All productions need to ensure they are operating to the ScreenSafe COVID-19 Health & Safety Standard Protocols as they relate to your region and Alert Level. Visit the ScreenSafe COVID-19 page for the full toolkit and information on how to apply the Alert Levels to your production.

** IMPORTANT ADDENDUM: WorkSafe have confirmed that our ScreenSafe alert level procedure should remain the same with the addition of using masks. MORE INFORMATION HERE.

It is now mandatory for any business or service to display the QR code for the tracing app at all entry points. Businesses have till Wednesday 19th August to comply. Download your posters here

Download updated important information for Level 3 here.

Overview:


Mask Wearing

Mask wearing is now recommended for all crew at Levels 2 and 3.

It is also required when performing close proximity tasks within level 2 and above, i.e for make-up or hair. 

Talent should wear masks when possible/when interacting with crew, although this will not be practical whilst on screen.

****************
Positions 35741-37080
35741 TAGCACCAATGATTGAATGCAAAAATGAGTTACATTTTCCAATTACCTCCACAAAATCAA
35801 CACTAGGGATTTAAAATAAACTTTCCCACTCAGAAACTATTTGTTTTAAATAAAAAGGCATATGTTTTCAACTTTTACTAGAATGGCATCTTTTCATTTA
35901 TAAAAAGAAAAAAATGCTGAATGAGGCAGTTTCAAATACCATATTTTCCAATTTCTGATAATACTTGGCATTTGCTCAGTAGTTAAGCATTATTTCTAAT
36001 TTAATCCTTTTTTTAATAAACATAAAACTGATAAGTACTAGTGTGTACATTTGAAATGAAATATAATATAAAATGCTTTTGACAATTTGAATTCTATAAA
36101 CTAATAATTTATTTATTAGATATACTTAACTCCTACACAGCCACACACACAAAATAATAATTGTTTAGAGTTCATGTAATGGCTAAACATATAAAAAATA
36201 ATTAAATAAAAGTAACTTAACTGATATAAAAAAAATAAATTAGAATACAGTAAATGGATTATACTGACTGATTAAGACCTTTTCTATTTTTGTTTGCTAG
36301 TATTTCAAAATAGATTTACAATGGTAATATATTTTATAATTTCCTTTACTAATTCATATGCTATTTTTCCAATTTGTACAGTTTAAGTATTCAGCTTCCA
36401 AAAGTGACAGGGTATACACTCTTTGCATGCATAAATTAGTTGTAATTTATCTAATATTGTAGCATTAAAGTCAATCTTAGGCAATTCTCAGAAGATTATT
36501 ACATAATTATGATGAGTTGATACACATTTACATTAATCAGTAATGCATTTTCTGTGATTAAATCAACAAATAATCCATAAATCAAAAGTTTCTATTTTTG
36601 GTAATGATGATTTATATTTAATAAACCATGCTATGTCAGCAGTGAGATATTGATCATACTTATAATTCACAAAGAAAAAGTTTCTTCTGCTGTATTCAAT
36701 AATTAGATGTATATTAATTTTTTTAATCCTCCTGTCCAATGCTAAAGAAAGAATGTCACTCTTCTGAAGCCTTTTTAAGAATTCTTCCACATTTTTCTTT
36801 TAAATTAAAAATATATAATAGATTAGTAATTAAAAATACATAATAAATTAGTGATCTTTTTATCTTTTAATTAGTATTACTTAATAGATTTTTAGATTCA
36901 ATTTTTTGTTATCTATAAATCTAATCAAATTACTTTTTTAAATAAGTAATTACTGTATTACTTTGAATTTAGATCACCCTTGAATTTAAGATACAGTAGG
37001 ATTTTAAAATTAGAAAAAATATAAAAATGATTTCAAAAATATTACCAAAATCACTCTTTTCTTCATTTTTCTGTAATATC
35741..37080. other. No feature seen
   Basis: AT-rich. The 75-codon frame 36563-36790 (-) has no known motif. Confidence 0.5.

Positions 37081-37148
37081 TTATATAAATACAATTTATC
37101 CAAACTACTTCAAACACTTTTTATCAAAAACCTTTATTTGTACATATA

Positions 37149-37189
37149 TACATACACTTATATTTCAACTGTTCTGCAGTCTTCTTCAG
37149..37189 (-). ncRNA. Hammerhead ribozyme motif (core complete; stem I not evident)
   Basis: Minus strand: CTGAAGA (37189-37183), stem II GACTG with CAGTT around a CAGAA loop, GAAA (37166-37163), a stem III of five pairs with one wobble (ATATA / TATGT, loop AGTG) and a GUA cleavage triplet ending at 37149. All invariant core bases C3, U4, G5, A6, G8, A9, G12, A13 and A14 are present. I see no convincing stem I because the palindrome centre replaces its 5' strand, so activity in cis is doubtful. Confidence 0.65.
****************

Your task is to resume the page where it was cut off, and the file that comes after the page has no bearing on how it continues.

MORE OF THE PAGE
Travel to/from Auckland

Travel to/from Auckland is only allowed if you are returning to your place of residence OR if you’re an essential worker.

Physical distancing and mask wearing is required for public transport and flights. 

Contact Tracing

All NZ businesses are required to use the NZ Government Trace App (or another appropriate digital tracing app). This includes all work sites, offices, locations and suppliers.

ScreenSafe Registration

ALL productions, including 1-person shoots, MUST register with ScreenSafe. 

It only takes 1 minute to do this: https://screensafe.co.nz/covid19/registration/

Numbers on Set

There are no restrictions on the amount of people on a work site. However, each production needs to assess their own requirements vs. the overall need for physical distancing, hygiene and risk to cast, crew and the public.